Latin America open to metaverse move, but what are the concerns?

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Nearly 60% of all workers in Mexico, Colombia, and Brazil appear ready to take their careers to the metaverse, a new survey finds. An even higher number of professionals are sure it will happen soon.

Virtual work in Latin America is indeed ready to launch. For some respondents — particularly in Colombia and Brazil — virtual meetings are affordable alternatives to traveling to a conference room. 

In Mexico, business professionals cited fewer distractions and opportunities for time-wasting small talk. 

“Our study found that Latin American business professionals see potential in utilizing more immersive and virtual platforms for work,” said Fabio Medina, Latin America vice president and general manager of Ciena, a telecommunications networking equipment and software services supplier based in Hanover, Maryland.

A matter of trust 

The ExpressVPN metaverse survey indicates that businesses should proceed with caution. Most employees, it seems, are protective of their privacy.

The survey showed 51% of 1,500 US employees were worried about their real-time location being tracked by their bosses. Real-time screen monitoring was of concern to half the respondents. 

An even higher number of employees, 63%, are concerned that their employer could collect their personal data under a metaverse arrangement.

Employees also indicated brand preferences with 61% trusting Microsoft with a metaverse workplace. Meta is the least-trusted company, with just 36% showing approval in the ExpressVPN metaverse survey.

The bigger the company and the more tenured the workers, the more anxiety the idea seemed to produce. Millennials, Gen X, and Boomers and companies with more than 500 employees were statistically more likely to have qualms about working in a virtual setting, the ExpressVPN report indicates.

Technology advances

As technology becomes more reliable and user-friendly, acceptance has grown. Employers and employees surveyed are in accord with the idea that working from home, or under a hybrid agreement, has increased productivity and fostered connections with co-workers. Video conferencing in particular was cited as being helpful in this regard. Under 10% of both cohorts felt that telephone calls or project management platforms fostered engagement with others.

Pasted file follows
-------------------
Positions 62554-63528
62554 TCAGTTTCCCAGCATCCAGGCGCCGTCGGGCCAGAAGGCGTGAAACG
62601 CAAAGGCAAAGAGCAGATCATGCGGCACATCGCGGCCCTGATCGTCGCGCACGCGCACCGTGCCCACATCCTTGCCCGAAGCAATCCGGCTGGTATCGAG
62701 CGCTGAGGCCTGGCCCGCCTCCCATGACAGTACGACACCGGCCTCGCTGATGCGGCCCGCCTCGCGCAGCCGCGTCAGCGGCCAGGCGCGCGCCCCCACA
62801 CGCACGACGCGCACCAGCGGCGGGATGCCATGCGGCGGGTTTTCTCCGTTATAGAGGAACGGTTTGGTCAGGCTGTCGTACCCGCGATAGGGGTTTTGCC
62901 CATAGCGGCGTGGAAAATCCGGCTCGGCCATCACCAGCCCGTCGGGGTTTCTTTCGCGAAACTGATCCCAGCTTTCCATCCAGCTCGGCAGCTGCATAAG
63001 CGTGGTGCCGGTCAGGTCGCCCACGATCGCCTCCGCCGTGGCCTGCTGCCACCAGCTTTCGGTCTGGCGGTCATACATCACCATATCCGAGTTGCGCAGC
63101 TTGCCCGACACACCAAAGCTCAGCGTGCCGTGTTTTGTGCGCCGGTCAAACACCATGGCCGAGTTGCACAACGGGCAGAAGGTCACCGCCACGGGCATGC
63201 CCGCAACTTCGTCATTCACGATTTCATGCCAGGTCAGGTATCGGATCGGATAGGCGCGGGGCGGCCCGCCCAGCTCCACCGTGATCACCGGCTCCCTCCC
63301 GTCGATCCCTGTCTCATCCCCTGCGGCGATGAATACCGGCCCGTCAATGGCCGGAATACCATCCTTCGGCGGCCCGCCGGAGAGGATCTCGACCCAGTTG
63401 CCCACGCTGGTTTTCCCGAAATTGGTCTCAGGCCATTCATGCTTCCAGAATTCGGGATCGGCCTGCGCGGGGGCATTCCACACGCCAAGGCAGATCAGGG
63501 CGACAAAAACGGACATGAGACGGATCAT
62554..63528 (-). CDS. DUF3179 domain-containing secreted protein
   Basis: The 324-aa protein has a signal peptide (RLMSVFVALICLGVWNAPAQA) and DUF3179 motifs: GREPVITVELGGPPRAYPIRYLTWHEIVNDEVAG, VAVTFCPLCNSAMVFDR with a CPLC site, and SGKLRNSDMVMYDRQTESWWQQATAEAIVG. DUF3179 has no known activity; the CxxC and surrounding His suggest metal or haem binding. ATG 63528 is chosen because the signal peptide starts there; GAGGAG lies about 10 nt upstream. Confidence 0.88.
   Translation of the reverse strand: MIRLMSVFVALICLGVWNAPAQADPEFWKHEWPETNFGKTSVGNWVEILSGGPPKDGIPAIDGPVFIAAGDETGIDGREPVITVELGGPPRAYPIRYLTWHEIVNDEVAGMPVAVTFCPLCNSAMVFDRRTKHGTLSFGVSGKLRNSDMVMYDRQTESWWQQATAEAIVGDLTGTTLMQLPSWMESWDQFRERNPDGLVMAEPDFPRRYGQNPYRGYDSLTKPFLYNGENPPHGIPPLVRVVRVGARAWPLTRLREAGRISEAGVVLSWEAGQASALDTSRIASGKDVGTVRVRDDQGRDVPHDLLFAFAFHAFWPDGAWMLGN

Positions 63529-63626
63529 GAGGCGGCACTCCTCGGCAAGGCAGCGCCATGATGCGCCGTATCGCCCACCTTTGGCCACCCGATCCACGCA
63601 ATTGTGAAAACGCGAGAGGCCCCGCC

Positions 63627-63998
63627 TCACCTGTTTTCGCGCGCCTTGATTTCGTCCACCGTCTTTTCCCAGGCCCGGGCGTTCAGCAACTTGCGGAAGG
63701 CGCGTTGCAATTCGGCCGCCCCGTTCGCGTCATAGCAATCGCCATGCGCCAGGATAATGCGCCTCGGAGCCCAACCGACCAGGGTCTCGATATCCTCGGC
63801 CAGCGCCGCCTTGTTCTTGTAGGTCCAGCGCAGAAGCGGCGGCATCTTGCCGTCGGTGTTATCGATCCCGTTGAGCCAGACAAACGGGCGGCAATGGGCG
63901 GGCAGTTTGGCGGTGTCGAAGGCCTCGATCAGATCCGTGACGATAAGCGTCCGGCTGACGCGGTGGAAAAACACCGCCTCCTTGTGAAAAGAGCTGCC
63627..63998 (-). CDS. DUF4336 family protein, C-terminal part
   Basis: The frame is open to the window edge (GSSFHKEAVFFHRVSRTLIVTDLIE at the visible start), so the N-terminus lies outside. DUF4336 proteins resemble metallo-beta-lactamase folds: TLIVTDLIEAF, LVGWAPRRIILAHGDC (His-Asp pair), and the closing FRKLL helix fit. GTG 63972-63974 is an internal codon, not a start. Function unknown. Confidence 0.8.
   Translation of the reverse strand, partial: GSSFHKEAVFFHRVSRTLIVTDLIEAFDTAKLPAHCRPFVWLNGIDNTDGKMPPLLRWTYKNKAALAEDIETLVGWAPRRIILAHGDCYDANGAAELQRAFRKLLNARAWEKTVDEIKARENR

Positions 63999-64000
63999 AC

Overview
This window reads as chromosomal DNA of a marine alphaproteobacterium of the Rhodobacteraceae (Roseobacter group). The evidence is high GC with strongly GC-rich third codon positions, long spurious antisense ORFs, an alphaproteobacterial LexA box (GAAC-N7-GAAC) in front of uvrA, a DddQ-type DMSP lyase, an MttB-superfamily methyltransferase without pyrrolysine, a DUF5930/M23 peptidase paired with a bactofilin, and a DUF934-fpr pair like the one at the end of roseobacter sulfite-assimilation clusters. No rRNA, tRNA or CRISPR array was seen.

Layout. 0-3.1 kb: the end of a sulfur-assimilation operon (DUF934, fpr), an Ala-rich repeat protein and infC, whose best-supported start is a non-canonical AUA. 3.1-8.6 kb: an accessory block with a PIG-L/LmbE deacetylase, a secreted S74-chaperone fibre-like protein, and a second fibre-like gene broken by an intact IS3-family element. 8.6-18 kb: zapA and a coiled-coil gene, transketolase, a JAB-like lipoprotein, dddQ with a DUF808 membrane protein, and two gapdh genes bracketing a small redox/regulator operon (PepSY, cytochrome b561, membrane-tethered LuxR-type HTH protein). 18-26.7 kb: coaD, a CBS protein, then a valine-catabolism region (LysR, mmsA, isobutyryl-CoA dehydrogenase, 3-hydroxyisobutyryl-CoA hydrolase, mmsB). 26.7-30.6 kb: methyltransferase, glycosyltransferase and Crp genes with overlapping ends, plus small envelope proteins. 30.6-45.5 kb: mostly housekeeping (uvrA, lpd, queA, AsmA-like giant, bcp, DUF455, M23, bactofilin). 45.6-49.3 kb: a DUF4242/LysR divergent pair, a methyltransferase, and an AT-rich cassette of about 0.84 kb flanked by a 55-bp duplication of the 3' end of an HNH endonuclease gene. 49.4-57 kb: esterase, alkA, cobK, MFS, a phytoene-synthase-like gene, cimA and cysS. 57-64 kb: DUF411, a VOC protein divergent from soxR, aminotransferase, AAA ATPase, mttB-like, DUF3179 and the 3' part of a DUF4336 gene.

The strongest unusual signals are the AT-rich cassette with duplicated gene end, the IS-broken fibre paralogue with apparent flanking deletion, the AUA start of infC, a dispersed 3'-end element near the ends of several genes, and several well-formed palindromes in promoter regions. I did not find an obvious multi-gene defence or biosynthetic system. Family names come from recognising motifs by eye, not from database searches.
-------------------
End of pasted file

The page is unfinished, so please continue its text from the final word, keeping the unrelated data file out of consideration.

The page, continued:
A whopping 90% of employees agree that virtual work has increased productivity. And 88% of employers say the same. 

More findings 

Although the majority of bosses and workers are in favor of it, enthusiasm for the concept is lopsided. More employers (77%) than employees (57%) expressed an interest in immersive work environments such as the metaverse. Employers were also nearly twice as likely to indicate familiarity with the metaverse. Only 49% of employees said they were very familiar with the metaverse, compared with 69% of their bosses.

The Ciena survey also shows that employees imagine how the metaverse would be relevant to areas outside the workplace: education, socialization, and gaming. In Mexico, 60% say they would take advantage of the technology’s reach for socializing, and 69% of Brazil’s respondents would use it to pursue big winnings with online gaming. In Colombia, 63% of respondents would use virtual platforms for learning new things. 

How would workers present themselves in this new virtual world? In the Ciena survey, 49% of Latin America’s white-collar workers would choose an avatar that reflects their actual selves, 21% would idealize their avatar, and 14% would choose an image depending on the meeting.

Conclusion

Latin America appears more bullish on the virtual world than other regions of the world. More than 40% of the respondents in Latin America said that in the next two years, their workplaces will move away from the “traditional/static collaboration environment” to a more “immersive/virtual setting.” In the rest of the world, 34% of respondents agreed with that statement.

An overwhelming 81% of respondents in Latin America said they could imagine their workplace introducing virtual reality tools such as AR and VR glasses, into the workplace. In Mexico, 92% of all surveyed professionals said they would feel comfortable conducting formal work meetings in a virtual reality environment like the metaverse. Similar levels of optimism were found in Colombia and Brazil.

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